Urban Rhythms : Los Angeles ; Spatial / Social

Los Angeles, “Capital of the Third World” as the title of David Rieff’s 1991 book provocatively proclaims. The city that decades ago represented the epitome of the American dream is now to many an urban nightmare from which even the best of navigational devices and Apps provide little relief. It is indeed an enigma as most conventional or historical benchmarks offer few templates though which to understand one of the most diverse cities in the world.

The similarities with a “Third World” metropolis are quite real from some points of view such as the increasing stratification and polarization of wealth, the flow of migrant labor, an absence of visual literacy in the architectural vernacular and an apparent lack of a cohesive urban plan to counter the sprawl. However, many other aspects such as its creative, entertainment and tech industries firmly root it as one of the most progressive cities in the developed world.

Vantage points through which to gain a true measure of Los Angeles maybe hard to come by. LA’s image is played out and defined more through the cinema than any other experiential media. Although a city of diverse culture, the movies do serve to build the myths while the industrial nature and dimension of the city remains somewhat in the shadow. There are no shortages of quotes that offer insightful perspectives on the city. Barbara Kruger eloquently said, “If most American cities are about the consumption of culture, Los Angeles and New York are about the production of culture, not only national culture but global culture”. Quentin Crisp offers the succinct observation that “Los Angeles is just New York lying down” while Frank Lloyd Wright offers both acuity and humor in his quote “Tip the world over on its side and everything loose will land in Los Angeles”.

Two characteristics that strongly define the city’s unique identity are it’s spatial and social dimensions. Utilizing the compositional and graphic possibilities of photography to reflect these characteristics, this documentary is a visceral journey amongst an ever growing and changing megalopolis. In LA and its “Third World” counterparts, the scale of urbanization seems to evolve without particular concern for the notion that human sensibilities were informed or programmed long ago and don’t seem to evolve as fast as our cities do or our developers wish.

Coming into Los Angeles
Hollywood Freeway
Hollywood
Hollywood, Capital Records Building, 1956, Welton Becket Architect
West Hollywood
Sunset Boulevard, West Hollywood
Downtown freight terminal
Downtown. US Bank Tower (left), Pei Cobb Freed & Partners, 1989 & Aon Center (middle), C. Luckman, 1973
The Disney Hall, Frank Gehry, 2003, Downtown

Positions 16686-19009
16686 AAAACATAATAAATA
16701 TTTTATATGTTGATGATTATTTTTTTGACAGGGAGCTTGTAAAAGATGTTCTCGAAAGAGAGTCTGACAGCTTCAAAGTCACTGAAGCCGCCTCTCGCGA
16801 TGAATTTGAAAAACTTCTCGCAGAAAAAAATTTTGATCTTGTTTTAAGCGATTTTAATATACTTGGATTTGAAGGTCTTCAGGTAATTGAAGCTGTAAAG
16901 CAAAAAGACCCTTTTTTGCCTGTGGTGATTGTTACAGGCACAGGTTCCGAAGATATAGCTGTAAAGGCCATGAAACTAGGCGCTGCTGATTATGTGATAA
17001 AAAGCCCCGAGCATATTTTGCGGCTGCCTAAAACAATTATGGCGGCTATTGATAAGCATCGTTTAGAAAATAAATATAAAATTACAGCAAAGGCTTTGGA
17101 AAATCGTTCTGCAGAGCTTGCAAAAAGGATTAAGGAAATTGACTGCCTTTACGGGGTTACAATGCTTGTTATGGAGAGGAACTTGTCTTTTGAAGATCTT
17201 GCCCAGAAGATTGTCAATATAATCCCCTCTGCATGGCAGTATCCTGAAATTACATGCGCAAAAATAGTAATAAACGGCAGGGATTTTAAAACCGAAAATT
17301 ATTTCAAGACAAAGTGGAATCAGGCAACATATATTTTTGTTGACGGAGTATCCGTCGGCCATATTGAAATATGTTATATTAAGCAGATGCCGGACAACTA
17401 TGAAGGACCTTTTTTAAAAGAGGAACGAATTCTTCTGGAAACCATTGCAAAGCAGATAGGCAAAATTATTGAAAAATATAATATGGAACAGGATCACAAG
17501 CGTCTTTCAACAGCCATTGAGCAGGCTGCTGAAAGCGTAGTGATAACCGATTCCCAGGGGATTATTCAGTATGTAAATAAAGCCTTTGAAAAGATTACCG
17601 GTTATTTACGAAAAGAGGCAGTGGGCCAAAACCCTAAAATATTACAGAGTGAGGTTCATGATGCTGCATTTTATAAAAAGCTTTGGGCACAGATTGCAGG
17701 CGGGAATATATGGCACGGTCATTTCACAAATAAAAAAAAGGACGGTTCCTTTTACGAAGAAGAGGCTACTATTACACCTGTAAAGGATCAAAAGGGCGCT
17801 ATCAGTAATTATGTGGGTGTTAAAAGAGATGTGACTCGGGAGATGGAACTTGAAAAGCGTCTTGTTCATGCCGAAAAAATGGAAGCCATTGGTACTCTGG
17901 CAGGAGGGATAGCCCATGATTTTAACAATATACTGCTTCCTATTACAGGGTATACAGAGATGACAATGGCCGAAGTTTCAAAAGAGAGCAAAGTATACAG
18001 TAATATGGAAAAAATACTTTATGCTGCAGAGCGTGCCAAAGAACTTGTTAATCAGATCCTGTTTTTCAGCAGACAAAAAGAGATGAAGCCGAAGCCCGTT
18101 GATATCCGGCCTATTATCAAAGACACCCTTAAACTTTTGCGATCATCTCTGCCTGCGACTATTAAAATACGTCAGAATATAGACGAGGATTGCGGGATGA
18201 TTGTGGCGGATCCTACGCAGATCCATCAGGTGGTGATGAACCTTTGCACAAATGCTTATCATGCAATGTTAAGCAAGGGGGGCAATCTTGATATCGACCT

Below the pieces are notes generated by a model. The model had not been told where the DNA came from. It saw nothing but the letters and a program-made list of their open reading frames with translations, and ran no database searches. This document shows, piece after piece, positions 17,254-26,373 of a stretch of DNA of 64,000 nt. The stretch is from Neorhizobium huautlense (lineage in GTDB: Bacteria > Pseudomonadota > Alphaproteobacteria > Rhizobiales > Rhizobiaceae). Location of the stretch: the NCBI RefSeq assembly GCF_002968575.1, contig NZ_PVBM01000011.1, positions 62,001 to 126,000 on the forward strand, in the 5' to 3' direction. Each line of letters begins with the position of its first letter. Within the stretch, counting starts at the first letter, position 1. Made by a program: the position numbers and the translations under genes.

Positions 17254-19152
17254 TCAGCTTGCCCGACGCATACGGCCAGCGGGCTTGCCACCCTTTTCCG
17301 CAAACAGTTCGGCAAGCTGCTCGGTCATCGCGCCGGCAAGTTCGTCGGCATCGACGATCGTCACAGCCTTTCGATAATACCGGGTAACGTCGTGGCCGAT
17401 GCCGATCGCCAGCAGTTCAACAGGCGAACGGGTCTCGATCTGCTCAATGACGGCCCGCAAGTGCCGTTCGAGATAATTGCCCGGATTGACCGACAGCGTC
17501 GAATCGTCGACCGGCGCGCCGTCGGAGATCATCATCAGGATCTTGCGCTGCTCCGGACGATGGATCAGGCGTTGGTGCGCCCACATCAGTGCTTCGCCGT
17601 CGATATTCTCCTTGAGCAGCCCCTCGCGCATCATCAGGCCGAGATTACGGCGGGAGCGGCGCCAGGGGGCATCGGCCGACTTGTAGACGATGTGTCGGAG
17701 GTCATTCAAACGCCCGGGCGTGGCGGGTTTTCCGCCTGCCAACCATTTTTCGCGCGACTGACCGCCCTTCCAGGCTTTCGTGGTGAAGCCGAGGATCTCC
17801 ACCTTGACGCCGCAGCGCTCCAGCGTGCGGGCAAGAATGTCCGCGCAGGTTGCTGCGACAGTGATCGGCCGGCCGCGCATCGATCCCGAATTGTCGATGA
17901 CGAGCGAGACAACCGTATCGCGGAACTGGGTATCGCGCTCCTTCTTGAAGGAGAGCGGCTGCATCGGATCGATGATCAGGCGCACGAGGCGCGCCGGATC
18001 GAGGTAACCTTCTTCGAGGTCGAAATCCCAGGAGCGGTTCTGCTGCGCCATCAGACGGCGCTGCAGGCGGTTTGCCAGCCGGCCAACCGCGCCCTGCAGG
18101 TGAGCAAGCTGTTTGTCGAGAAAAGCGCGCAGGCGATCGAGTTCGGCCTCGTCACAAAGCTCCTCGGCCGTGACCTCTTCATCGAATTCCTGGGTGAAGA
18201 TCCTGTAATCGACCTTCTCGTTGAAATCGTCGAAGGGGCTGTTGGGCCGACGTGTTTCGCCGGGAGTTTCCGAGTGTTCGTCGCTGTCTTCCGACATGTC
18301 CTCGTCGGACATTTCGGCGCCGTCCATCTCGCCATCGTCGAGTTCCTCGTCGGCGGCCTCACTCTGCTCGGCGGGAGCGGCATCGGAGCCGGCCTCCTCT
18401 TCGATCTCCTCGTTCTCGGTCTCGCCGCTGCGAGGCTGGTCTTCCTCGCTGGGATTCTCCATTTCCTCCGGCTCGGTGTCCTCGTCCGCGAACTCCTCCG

The Disney Hall, Frank Gehry, 2003, Downtown
The Disney Hall, Frank Gehry, 2003, Downtown
Department of Water and Power (John Ferraro Building), Albert C. Martin and Associates, 1965, Downtown
Department of Water and Power (John Ferraro Building), Albert C. Martin and Associates, 1965, Downtown
The Broad Museum, Under Construction, Diller Scofidio & Renfro Architects, Downtown
Angel City Brewery, 'Wrinkles in the City' Mural by French street artist JR. A project depicting real people of Los Angeles
Downtown
Our Lady Of DTLA by artist Robert Vargas, Downtown
Party store, Downtown
Warehouses, Vernon
Warehouse, Vernon
Farmer John's Slaughter House, Vernon
Farmer John's Slaughter House, Vernon
Slauson Boulevard
Market and liquor store, Slauson Boulevard
Market and liquor store, Slauson Boulevard
Crenshaw Boulevard
Alvarado Boulevard
'Wrinkles in the City' Mural by French street artist JR, Alvarado Boulevard. A project depicting real people of Los Angeles
Los Angeles River.
American Cement Building 1964, DMJM Architects, Wilshire Boulevard
Westlake Theatre, 1926, Richard D. Bates Jr. Architect, MacArthur Park, Wilshire and Alvarado Boulevard
'La Señora de La Muerte' Liquor store mural by El Mac, corner of Santa Monica and Normandie Boulevard
'La Señora de La Muerte' Liquor store mural by El Mac, corner of Santa Monica and Normandie Boulevard
Oil wells near LAX (Los Angeles International Airport)
Los Angeles International Airport, Theme Building, Pereira & Luckman Architects & Welton Becket, 1961
Freeway
Judge Harry Pregerson Interchange, 105 & 110 Freeways, South Central Los Angeles.
San Onofre Nuclear Power Station
Long Beach / San Pedro Container Port
Long Beach / San Pedro Container Port
Long Beach / San Pedro Container Port
Suburbs, Orange County
Orange County
Dockweiler State Beach
LAX / Dockweiler State Beach
Santa Monica Beach
Santa Monica Pier
Venice Beach
Venice Beach
Lincoln Boulevard
Lincoln Boulevard
Lincoln Boulevard
Lincoln Boulevard
Police helicopter
Lincoln Boulevard
Looking east
All images © Shaun Fynn